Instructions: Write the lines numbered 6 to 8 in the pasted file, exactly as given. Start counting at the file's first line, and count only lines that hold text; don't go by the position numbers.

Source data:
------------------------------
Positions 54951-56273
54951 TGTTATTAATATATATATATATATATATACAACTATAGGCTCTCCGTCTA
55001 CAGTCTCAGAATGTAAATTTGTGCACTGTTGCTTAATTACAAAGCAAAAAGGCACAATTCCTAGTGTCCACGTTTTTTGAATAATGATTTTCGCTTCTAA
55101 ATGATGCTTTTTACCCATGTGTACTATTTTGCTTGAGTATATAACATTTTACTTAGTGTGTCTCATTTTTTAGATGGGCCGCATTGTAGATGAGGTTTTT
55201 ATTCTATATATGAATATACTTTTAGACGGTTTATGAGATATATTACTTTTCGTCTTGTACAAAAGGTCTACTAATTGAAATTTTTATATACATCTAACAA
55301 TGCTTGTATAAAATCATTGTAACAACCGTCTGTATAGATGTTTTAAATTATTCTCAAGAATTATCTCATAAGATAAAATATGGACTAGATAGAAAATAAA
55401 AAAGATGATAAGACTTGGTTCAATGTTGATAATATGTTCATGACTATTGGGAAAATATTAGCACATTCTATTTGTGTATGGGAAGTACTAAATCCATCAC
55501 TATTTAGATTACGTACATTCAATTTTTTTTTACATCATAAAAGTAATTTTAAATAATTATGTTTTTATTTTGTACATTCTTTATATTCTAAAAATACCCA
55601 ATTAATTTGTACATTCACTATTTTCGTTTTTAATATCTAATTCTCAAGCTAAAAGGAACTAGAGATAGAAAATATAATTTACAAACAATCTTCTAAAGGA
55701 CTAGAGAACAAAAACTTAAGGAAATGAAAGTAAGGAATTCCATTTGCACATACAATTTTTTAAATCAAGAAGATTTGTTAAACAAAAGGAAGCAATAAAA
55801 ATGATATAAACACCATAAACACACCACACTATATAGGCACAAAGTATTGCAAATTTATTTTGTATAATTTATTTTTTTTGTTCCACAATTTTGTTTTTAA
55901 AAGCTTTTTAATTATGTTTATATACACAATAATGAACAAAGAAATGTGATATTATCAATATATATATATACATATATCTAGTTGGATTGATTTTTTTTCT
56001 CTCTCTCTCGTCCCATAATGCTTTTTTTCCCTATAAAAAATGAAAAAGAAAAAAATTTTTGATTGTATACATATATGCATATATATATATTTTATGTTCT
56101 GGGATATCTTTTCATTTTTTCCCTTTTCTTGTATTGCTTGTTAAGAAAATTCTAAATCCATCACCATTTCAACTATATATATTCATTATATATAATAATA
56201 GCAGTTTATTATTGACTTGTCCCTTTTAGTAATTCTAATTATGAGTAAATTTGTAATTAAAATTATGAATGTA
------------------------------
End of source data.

55301 TGCTTGTATAAAATCATTGTAACAACCGTCTGTATAGATGTTTTAAATTATTCTCAAGAATTATCTCATAAGATAAAATATGGACTAGATAGAAAATAAA
55401 AAAGATGATAAGACTTGGTTCAATGTTGATAATATGTTCATGACTATTGGGAAAATATTAGCACATTCTATTTGTGTATGGGAAGTACTAAATCCATCAC
55501 TATTTAGATTACGTACATTCAATTTTTTTTTACATCATAAAAGTAATTTTAAATAATTATGTTTTTATTTTGTACATTCTTTATATTCTAAAAATACCCA